Multifocal contact lenses for astigmatism


Ametropia, whether it is myopia or hyperopia, is always a refractive error of the eye. This means that light is refracted either in front of or behind the retina. Astigmatism is a special refractive error.

The light emitted by an observed object does not focus on the retina, but is reproduced along a line. If the surface of the cornea is strongly curved, this leads to a higher refraction of light, and if the curvature is low, this leads to a low refraction. The amount of curvature of the cornea is expressed in dioptres.

For a healthy eye, an astigmatism of 0.5 dioptres is considered normal. It is either congenital or develops over time. The cornea is not circular, but elliptical, which creates a blurred image.

Contact lenses for astigmatism

Contact lenses for astigmatismContact lenses for astigmatism

If you think that this applies to you, do not hesitate to consult a specialist who will be able to adapt your contact lenses to your visual needs. Indeed, the precision of the adaptation is of paramount importance.
The diameter, radius, and angle of the lenses must be perfectly adapted to your eyes. Annual lenses are recommended as they ensure the best possible vision.

In case of astigmatism, either toric or multifocal contact lenses are recommended. 

  • They are available in both rigid and flexible versions. They are mainly used for people over 40 years of age who have difficulty seeing correctly between near and distance vision. It is also possible to correct one eye for near vision and the other eye for distance vision.

  • Alternating multifocal contact lenses are similar to bifocal glasses. The upper part of the lens is for good distance vision, while the lower part is for close-up vision.

  • Simultaneous contact lenses are manufactured in such a way that the distance effect is in the centre of the lens, while the peripheral zone of the lens is responsible for the near effect. Multifocal lenses significantly increase visual performance by correcting astigmatism.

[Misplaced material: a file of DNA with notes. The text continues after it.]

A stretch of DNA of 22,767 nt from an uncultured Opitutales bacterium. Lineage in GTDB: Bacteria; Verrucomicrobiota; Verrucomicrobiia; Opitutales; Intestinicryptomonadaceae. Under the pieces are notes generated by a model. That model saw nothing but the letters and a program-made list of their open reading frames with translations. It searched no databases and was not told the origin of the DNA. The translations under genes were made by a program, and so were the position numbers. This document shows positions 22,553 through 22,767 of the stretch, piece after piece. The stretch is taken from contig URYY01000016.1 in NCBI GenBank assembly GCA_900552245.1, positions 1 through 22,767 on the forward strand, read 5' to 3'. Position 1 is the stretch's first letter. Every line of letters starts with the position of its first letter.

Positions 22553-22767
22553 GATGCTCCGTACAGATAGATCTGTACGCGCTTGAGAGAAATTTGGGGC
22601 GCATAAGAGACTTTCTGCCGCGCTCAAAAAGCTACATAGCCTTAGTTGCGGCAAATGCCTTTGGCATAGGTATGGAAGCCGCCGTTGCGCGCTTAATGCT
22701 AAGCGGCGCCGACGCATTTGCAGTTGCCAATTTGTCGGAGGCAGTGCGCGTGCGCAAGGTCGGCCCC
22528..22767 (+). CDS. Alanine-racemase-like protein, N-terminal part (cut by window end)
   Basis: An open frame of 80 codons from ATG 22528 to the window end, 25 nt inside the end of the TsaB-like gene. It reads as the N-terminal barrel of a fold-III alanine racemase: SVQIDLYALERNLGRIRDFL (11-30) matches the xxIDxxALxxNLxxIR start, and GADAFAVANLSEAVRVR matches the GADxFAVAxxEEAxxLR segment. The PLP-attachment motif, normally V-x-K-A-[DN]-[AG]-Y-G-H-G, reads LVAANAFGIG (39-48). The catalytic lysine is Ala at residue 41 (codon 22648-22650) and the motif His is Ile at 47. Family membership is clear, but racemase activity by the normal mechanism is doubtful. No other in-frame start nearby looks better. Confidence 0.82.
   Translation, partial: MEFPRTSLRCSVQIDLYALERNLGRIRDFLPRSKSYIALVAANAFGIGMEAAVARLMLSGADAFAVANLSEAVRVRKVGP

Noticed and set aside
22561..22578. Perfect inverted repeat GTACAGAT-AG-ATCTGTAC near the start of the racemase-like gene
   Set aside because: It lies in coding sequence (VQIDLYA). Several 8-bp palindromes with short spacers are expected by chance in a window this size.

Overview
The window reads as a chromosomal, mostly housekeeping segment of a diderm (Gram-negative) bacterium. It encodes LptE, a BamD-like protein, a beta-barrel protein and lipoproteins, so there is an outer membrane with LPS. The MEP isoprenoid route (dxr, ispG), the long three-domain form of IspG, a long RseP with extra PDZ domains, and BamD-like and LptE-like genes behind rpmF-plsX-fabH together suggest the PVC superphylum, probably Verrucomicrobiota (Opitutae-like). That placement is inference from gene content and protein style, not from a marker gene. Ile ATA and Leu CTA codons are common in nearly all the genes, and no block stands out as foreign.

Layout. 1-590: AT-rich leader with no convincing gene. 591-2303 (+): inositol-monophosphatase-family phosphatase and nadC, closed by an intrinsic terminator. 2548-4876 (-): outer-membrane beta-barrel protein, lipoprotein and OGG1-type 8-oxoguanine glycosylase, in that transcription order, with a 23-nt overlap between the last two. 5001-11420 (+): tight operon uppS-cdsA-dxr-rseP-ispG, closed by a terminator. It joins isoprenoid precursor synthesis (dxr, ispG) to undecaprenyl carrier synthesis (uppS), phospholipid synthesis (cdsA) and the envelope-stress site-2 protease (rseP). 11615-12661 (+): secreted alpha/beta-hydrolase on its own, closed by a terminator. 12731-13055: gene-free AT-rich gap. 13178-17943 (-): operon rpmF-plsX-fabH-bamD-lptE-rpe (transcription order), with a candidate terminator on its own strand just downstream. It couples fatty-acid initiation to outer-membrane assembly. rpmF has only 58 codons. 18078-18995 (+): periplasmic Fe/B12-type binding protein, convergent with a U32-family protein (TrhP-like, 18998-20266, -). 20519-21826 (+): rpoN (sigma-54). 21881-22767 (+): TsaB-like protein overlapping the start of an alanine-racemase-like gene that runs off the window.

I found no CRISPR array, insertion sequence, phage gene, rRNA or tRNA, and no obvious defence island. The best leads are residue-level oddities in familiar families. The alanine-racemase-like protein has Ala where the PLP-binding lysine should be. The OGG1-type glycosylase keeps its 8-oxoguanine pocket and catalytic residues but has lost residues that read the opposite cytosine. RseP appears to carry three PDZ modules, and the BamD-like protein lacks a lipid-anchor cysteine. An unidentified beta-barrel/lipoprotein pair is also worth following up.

• Hard lenses generally offer better visual performance than soft lenses, but are less likely to be worn because of the foreign body sensation they cause. Nevertheless, vision is more stable in the long term with hard lenses.

Biotrue OneDay for PresbyopiaBiotrue OneDay for Presbyopia
  • Daily disposable nesofilcon A lenses
  • Especially suitable for dry eyes
  • High moisture content and wearing comfort
  • Progressive design in 3 zones

Biotrue OneDay for presbyopia

Air Optix Aqua Multifocal

Air Optix HydraGlyde MultifocalAir Optix HydraGlyde Multifocal
  • For all distances
  • High oxygenation
  • Smooth surface to prevent deposits

Clariti Multifocal

Clariti Multifocal Clariti Multifocal
  • Monthly silicone hydrogel lens
  • Very high water content
  • Good oxygenation of the eye
  • Excellent comfort 

PureVision Multifocal 

PureVision MultifocalPureVision Multifocal
  • Progressive contact lenses
  • To be worn day and night for up to one month
  • Good oxygenation
  • The world's best-selling contact lens for presbyopia.

If you have never worn contact lenses before, you should try soft lenses first to get used to them.

Once you have gotten used to them, you can switch to rigid lenses.

An operation (corneal surgery) is also possible, often followed by laser eye treatment. As with any operation, there is of course a risk.

You may be wondering why it's better to start with soft lenses. Simply because they are more comfortable and easier to wear. They easily conform to the shape of your eye, making them more comfortable to wear for longer periods of time. Rigid lenses, on the other hand, require a longer adaptation period because they do not bend. It is therefore important to start with soft lenses to get used to the feel of wearing contact lenses.

Corneal surgery may be an option for those who want to get rid of their glasses or contact lenses for good. However, as with any surgical procedure, there are risks to consider. It is important to discuss these risks with your optician to ensure that you are a good candidate for surgery.

Ultimately, the decision to wear contact lenses or have corneal surgery depends on your personal preferences and eye health. If you decide to wear contact lenses, remember to take care of your eyes by cleaning your lenses regularly and following your optician's instructions.